When students embark on their years of study at LMU Loyola Law School (LLS), they quickly become accustomed to two core locations on campus, two spaces of solidarity and community. First stop is the Rains Law Library, where students source the legal materials they need to create the most compelling arguments. Next is Founders Hall, where the Loyola Social Justice Law Clinic is based. Consisting of more than 20 specialist clinics equipped to advocate for social justice – ranging from immigration rights and juvenile justice, to landlord-tenant disputes and taxation issues – the Loyola Social Justice Law Clinic is a practicing law firm fully integrated as part of the university. This is where students fulfill the pro bono service requirement that provides them with unparalleled practical experience before graduating, and where they learn how their own ambitions can serve the greater good.
For decades, students have steadily made their way between these two locations on campus, combining the knowledge gathered from books with the unforgettable understanding gained from representing clients in need – whether securing legal status for an undocumented minor facing abuse, proving the innocence of a wrongly incarcerated individual, or reducing the sentence of young person facing a lifetime in prison. For the lawyer and philanthropist Joan Lavine, this approach to education became the inspiration for a tremendous legacy: a $10 million bequest to support the library and social justice initiatives at LLS.
“This gift will help transform many aspects of our work,” said Waterstone. “It will fuel the continued success of our clinics, where our students are working on life-changing cases for the most vulnerable members of our community. It will strengthen our law library and scholarly mission, allowing us to grow the impact of our services and work. As these investments allow us to continue living out our ambition, they will inspire others to do the same.”
The gift to the library honors the cherished friendship between Lavine and former LLS head librarian, Dan Martin, who enjoyed many long conversations when they were neighbors in Malibu. Together, the lawyer and the librarian discovered a meeting of minds, and they found common ground in the mission of Loyola Law School. Lavine was deeply moved by the possibility of aligning legal practice with the commitment to protect marginalized members of society, and she was also aware of the steep learning curve between an academic environment and professional practice. She recognized that the Loyola Social Justice Law Clinic offered a rare opportunity for students to engage directly with the high stakes of real cases.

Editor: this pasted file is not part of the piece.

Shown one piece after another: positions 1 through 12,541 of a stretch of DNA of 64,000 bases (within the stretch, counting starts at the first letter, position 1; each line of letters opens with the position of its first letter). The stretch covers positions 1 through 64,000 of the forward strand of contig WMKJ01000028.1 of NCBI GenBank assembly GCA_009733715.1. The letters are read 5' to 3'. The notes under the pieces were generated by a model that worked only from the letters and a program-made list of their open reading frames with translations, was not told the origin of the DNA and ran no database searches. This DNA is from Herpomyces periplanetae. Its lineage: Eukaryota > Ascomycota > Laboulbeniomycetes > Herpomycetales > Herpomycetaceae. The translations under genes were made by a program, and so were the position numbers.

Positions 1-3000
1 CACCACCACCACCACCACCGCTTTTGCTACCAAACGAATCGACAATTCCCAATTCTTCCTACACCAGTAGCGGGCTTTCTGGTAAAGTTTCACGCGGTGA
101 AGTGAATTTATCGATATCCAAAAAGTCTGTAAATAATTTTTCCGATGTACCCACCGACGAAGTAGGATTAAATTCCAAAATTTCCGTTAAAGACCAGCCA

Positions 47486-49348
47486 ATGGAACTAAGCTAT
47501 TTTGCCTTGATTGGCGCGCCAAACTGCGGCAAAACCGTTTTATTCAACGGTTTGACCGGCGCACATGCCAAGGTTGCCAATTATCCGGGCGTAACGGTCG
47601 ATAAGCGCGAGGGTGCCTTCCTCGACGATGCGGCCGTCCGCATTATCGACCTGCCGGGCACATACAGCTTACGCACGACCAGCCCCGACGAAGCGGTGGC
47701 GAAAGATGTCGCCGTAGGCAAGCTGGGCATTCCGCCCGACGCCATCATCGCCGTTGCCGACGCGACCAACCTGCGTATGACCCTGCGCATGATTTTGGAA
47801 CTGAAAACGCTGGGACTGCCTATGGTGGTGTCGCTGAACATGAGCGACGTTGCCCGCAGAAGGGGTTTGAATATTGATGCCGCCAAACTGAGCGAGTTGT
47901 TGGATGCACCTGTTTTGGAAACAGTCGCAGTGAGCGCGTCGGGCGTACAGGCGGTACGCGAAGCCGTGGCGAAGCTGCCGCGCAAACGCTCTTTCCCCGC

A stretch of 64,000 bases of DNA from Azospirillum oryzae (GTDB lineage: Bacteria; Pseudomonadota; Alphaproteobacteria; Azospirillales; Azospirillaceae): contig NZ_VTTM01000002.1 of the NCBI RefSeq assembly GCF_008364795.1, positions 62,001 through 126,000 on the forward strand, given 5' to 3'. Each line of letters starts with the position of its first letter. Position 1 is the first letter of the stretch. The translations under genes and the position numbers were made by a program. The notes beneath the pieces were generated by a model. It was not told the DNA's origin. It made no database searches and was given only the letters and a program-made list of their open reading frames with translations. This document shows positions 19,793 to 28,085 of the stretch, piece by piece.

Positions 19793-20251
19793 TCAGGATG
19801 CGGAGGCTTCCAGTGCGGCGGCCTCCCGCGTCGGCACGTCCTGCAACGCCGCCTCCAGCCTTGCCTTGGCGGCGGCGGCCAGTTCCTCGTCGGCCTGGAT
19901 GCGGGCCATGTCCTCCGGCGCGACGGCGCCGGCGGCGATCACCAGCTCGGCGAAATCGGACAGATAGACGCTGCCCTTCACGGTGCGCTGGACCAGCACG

“We are grateful for the support of our Loyola Social Justice Law Clinic, which enables us to engage 150 law students per semester in providing more than 30,000 hours of legal services to expand access to justice,” said Elizabeth Bluestein, executive director of the Loyola Social Justice Law Clinic. “Just this past year, students in our clinics helped 30 youth achieve stronger futures by graduating from high school, successfully exiting the juvenile justice system without permanent records, and obtaining supportive services they need to thrive. Our students also helped 28 clients come home from wrongful incarceration, 130 clients overcome the collateral consequences of convictions, and 150 immigrants overcome barriers to becoming U.S. citizens. Bequests like this one provide sustainability for these programs, and enable us to make longer term commitments to the communities we serve.”
LLS was the first ABA-accredited school in California to institute a pro bono service requirement, and those experiences with clients have shaped the values and careers of countless students. It’s an approach to learning that reveals a phenomenon at the heart of Jesuit education: once students experience a taste of doing good, they discover a new source of energy that serves them for life. Lavine’s bequest was her very personal way of becoming part of the LLS story – a way of sharing in the hope and the dynamism that has allowed so many LLS students to thrive, and will continue to do so for generations to come.
To learn more about leaving a bequest to LMU, contact Sara Whelan ’03, J.D., administrative associate for gift planning, at 310.338.1862, email@example.com. You may also wish to visit the LMU gift planning giving website, and you can give to the Loyola Social Justice Law Clinic here.